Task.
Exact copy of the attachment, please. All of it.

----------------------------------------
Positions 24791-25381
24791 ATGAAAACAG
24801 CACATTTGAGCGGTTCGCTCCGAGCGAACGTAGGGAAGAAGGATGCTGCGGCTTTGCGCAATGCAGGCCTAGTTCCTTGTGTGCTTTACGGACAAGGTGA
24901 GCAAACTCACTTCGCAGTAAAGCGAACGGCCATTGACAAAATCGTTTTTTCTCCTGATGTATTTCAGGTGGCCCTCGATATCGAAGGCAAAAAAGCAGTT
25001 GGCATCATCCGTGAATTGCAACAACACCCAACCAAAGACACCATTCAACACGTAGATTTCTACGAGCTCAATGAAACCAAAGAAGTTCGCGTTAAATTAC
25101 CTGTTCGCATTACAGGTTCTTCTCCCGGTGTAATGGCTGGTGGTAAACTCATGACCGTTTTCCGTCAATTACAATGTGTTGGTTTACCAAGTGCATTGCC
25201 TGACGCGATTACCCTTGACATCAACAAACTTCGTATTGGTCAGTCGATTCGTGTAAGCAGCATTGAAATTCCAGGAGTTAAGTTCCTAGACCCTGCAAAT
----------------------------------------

Positions 24791-25381
24791 ATGAAAACAG
24801 CACATTTGAGCGGTTCGCTCCGAGCGAACGTAGGGAAGAAGGATGCTGCGGCTTTGCGCAATGCAGGCCTAGTTCCTTGTGTGCTTTACGGACAAGGTGA
24901 GCAAACTCACTTCGCAGTAAAGCGAACGGCCATTGACAAAATCGTTTTTTCTCCTGATGTATTTCAGGTGGCCCTCGATATCGAAGGCAAAAAAGCAGTT
25001 GGCATCATCCGTGAATTGCAACAACACCCAACCAAAGACACCATTCAACACGTAGATTTCTACGAGCTCAATGAAACCAAAGAAGTTCGCGTTAAATTAC
25101 CTGTTCGCATTACAGGTTCTTCTCCCGGTGTAATGGCTGGTGGTAAACTCATGACCGTTTTCCGTCAATTACAATGTGTTGGTTTACCAAGTGCATTGCC
25201 TGACGCGATTACCCTTGACATCAACAAACTTCGTATTGGTCAGTCGATTCGTGTAAGCAGCATTGAAATTCCAGGAGTTAAGTTCCTAGACCCTGCAAAT